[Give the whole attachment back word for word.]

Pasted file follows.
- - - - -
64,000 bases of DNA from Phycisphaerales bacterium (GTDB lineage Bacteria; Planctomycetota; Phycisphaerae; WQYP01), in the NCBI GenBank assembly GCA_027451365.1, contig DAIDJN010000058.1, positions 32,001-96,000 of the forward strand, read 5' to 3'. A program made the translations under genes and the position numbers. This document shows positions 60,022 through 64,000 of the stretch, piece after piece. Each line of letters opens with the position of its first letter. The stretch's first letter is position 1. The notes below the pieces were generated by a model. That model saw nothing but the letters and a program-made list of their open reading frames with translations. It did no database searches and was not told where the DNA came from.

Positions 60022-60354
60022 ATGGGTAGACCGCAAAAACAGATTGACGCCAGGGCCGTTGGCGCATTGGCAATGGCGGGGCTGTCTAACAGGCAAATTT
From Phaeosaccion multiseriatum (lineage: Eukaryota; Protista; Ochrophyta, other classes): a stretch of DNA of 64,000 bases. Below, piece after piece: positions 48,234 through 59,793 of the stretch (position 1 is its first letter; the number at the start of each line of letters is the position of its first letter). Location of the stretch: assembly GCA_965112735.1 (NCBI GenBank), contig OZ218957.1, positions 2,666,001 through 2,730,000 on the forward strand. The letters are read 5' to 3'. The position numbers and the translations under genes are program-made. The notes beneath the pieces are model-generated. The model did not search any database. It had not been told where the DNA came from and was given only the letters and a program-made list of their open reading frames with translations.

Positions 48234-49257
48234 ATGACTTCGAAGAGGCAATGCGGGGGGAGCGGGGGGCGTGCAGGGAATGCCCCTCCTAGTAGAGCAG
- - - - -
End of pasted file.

64,000 bases of DNA from Phycisphaerales bacterium (GTDB lineage Bacteria; Planctomycetota; Phycisphaerae; WQYP01), in the NCBI GenBank assembly GCA_027451365.1, contig DAIDJN010000058.1, positions 32,001-96,000 of the forward strand, read 5' to 3'. A program made the translations under genes and the position numbers. This document shows positions 60,022 through 64,000 of the stretch, piece after piece. Each line of letters opens with the position of its first letter. The stretch's first letter is position 1. The notes below the pieces were generated by a model. That model saw nothing but the letters and a program-made list of their open reading frames with translations. It did no database searches and was not told where the DNA came from.

Positions 60022-60354
60022 ATGGGTAGACCGCAAAAACAGATTGACGCCAGGGCCGTTGGCGCATTGGCAATGGCGGGGCTGTCTAACAGGCAAATTT
From Phaeosaccion multiseriatum (lineage: Eukaryota; Protista; Ochrophyta, other classes): a stretch of DNA of 64,000 bases. Below, piece after piece: positions 48,234 through 59,793 of the stretch (position 1 is its first letter; the number at the start of each line of letters is the position of its first letter). Location of the stretch: assembly GCA_965112735.1 (NCBI GenBank), contig OZ218957.1, positions 2,666,001 through 2,730,000 on the forward strand. The letters are read 5' to 3'. The position numbers and the translations under genes are program-made. The notes beneath the pieces are model-generated. The model did not search any database. It had not been told where the DNA came from and was given only the letters and a program-made list of their open reading frames with translations.

Positions 48234-49257
48234 ATGACTTCGAAGAGGCAATGCGGGGGGAGCGGGGGGCGTGCAGGGAATGCCCCTCCTAGTAGAGCAG